Issue: Attendance and stadium renovations
If there was another Davis running the show, this might just read as a detailed plan for the Raiders' move back to Los Angeles. There might even be a joke about whether some uneaten Razzles or unopened cans of Crystal Pepsi are still in their old room after they left it in 1995.
But with far kinder owner Mark Davis running the show, it's just a depressing story about the Raiders' awful O.co Coliseum. That name is the least of its troubles, as there are only three stadiums in the NFL older than the 1966-vintage Coliseum. San Francisco's Candlestick Park, which was built in 1960, is being vacated by the 49ers after this season. Chicago's Soldier Field bears almost no resemblance to the stadium built in 1924 after getting a facelift in 2003 that makes it appear as if a spacecraft landed in it. The Green Bay Packers' Lambeau Field, meanwhile, is the cathedral of the game that's been renovated several times since opening in 1957 and was paid for by selling shares of the team, giving a whole bunch of Packers fans and other like-minded Americans a stake in its history.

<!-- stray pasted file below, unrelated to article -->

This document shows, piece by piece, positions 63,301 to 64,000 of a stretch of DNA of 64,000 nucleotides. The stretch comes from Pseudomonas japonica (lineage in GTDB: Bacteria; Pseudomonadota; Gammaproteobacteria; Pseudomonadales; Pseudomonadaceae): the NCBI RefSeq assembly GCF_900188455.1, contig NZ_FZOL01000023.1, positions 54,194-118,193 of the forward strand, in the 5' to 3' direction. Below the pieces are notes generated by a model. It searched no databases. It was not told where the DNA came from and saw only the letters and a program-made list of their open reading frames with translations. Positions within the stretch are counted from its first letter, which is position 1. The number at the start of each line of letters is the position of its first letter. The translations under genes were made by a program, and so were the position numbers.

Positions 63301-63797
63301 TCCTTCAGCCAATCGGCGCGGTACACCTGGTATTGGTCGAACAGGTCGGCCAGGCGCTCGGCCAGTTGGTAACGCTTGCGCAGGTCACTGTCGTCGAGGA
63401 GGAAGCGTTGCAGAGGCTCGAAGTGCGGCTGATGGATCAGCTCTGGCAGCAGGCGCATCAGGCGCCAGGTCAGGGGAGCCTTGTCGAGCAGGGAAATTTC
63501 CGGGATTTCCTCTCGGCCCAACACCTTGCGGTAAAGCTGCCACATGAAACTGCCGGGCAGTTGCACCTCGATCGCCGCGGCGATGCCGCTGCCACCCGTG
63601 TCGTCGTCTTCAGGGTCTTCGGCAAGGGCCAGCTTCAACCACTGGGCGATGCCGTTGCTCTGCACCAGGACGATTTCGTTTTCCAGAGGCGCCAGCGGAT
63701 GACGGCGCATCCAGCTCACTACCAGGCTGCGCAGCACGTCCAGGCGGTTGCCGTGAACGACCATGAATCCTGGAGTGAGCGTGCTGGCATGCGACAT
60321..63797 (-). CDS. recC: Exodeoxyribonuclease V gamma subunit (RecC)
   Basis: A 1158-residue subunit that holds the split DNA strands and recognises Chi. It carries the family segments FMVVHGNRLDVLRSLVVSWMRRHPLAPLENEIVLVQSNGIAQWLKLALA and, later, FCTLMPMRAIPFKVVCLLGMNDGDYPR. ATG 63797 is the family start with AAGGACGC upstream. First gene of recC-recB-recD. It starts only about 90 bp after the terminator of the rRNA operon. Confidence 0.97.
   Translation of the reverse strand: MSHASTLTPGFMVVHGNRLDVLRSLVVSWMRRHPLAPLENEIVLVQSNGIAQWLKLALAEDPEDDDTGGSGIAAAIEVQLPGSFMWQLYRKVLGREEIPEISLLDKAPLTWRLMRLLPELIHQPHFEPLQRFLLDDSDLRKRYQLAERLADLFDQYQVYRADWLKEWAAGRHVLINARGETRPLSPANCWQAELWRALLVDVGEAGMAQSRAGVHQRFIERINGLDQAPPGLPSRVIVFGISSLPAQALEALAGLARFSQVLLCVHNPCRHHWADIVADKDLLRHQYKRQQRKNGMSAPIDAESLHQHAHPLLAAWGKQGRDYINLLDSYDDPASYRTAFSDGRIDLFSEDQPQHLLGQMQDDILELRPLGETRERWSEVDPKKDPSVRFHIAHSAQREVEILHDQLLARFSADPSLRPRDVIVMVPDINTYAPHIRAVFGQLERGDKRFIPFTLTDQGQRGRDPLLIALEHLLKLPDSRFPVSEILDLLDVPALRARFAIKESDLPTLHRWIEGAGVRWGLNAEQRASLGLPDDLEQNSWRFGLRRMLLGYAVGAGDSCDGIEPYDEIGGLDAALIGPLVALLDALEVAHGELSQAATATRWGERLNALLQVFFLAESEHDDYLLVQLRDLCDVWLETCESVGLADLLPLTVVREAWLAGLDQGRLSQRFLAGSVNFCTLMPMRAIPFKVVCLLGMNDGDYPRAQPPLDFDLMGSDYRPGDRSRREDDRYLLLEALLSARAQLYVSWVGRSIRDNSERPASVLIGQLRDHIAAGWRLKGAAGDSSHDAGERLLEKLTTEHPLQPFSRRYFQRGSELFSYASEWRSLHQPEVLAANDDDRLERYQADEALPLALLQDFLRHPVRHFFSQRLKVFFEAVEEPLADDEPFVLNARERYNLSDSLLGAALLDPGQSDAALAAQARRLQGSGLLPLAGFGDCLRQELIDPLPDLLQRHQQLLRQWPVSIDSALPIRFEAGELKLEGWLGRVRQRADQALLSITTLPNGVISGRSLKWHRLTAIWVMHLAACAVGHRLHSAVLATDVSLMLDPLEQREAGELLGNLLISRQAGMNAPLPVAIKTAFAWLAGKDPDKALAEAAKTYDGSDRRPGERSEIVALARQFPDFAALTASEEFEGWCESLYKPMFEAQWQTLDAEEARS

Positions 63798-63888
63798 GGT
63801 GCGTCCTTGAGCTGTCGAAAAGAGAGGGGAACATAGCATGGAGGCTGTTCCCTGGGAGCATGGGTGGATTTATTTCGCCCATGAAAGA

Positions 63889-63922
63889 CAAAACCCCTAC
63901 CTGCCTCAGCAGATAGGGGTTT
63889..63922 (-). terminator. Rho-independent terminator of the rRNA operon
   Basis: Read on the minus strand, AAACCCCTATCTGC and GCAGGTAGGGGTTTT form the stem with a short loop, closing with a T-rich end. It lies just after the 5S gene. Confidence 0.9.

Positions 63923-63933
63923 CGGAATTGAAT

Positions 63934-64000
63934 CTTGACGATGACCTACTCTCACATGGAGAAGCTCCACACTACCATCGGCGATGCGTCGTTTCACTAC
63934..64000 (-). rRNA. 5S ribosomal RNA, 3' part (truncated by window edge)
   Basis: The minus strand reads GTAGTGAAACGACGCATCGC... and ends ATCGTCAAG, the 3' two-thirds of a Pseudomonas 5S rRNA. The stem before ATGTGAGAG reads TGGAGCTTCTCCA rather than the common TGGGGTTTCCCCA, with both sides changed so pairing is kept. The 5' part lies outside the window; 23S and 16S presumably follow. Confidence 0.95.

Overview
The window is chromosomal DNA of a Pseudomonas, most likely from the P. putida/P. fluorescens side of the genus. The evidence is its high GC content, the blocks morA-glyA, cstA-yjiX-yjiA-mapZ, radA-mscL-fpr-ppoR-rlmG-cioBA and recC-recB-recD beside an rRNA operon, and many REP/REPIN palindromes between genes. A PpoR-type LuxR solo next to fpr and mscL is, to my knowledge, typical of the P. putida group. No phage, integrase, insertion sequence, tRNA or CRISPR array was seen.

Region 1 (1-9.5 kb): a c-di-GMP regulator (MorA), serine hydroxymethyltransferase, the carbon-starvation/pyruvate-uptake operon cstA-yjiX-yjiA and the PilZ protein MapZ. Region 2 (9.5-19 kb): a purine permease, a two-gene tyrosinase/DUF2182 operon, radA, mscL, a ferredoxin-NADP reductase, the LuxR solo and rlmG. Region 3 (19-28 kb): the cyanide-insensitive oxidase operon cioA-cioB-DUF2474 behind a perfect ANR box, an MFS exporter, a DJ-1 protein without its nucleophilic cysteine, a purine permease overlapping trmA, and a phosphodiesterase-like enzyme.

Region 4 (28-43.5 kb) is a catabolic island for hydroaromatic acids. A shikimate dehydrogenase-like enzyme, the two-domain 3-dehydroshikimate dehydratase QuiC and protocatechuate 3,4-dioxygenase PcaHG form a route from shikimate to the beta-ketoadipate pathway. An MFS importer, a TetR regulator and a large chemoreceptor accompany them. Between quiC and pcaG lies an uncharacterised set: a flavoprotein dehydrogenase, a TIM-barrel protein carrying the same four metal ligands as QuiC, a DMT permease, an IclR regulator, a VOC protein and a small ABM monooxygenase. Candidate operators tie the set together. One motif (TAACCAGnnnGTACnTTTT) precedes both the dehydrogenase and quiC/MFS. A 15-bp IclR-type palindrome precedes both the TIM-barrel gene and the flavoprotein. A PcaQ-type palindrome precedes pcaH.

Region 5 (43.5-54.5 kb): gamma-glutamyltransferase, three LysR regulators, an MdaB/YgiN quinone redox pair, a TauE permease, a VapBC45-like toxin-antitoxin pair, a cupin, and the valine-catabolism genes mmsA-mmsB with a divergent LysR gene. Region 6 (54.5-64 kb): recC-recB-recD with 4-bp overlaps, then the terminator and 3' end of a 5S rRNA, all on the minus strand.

The Coliseum's age wouldn't be so bad if it wasn't an outright disaster. Its full capacity is 64,000, but it has trouble reaching even a reduced capacity of 53,000. Raiders fans have dealt with dozens of home-game blackouts since the team returned, while the Raiders themselves have to deal with a building in which raw sewage occasionally backs up into the locker rooms.
The Raiders' lease at O.co Coliseum ends this year, and management briefly considered joining the 49ers at their new stadium in Santa Clara and weighed building a stadium in Dublin, Calif. Davis is invested in Oakland, though, and even accepted the 85% attendance threshold for lockouts last year. The team has instead proposed building a 56,500-seat, $800 million stadium in Oakland. It's cheaper than the $1.3 billion stadium the 49ers are building, but the Raiders want $300 million in public funding to get it going.
With baseball's A's still looking for a home while weighing an extended lease at the Coliseum and basketball's Golden State Warriors already planning a move to San Francisco (though that won't take place for several years), Oakland doesn't want to see the Raiders bolt for Los Angeles or some other willing host city. Keeping all three would be costly, but staying in the crumbling Coliseum isn't doing wonders for a team that hasn't had a winning season since 2002, when they lost to Tampa Bay in Super Bowl XXXVII.
The Raiders could benefit from a change of scenery. How far they'll have to travel to get it is anyone's guess.